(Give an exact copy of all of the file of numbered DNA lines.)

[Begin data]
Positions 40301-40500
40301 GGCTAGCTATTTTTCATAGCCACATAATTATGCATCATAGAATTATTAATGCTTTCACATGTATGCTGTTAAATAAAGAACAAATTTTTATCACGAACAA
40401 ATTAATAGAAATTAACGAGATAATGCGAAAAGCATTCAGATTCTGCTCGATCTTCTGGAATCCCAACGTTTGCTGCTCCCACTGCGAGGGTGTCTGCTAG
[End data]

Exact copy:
Positions 40301-40500
40301 GGCTAGCTATTTTTCATAGCCACATAATTATGCATCATAGAATTATTAATGCTTTCACATGTATGCTGTTAAATAAAGAACAAATTTTTATCACGAACAA
40401 ATTAATAGAAATTAACGAGATAATGCGAAAAGCATTCAGATTCTGCTCGATCTTCTGGAATCCCAACGTTTGCTGCTCCCACTGCGAGGGTGTCTGCTAG